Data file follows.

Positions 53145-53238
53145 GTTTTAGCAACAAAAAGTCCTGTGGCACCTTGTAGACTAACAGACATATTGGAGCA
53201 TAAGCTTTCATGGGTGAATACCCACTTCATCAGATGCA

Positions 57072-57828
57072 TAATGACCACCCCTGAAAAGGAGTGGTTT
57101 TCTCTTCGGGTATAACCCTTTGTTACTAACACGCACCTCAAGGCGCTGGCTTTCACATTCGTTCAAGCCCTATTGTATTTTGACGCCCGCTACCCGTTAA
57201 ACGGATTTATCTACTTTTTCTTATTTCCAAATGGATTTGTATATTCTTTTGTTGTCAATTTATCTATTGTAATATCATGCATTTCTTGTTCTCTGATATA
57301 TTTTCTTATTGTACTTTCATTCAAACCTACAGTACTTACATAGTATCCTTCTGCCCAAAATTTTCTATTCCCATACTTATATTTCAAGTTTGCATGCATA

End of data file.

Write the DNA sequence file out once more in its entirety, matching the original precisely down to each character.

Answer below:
Positions 53145-53238
53145 GTTTTAGCAACAAAAAGTCCTGTGGCACCTTGTAGACTAACAGACATATTGGAGCA
53201 TAAGCTTTCATGGGTGAATACCCACTTCATCAGATGCA

Positions 57072-57828
57072 TAATGACCACCCCTGAAAAGGAGTGGTTT
57101 TCTCTTCGGGTATAACCCTTTGTTACTAACACGCACCTCAAGGCGCTGGCTTTCACATTCGTTCAAGCCCTATTGTATTTTGACGCCCGCTACCCGTTAA
57201 ACGGATTTATCTACTTTTTCTTATTTCCAAATGGATTTGTATATTCTTTTGTTGTCAATTTATCTATTGTAATATCATGCATTTCTTGTTCTCTGATATA
57301 TTTTCTTATTGTACTTTCATTCAAACCTACAGTACTTACATAGTATCCTTCTGCCCAAAATTTTCTATTCCCATACTTATATTTCAAGTTTGCATGCATA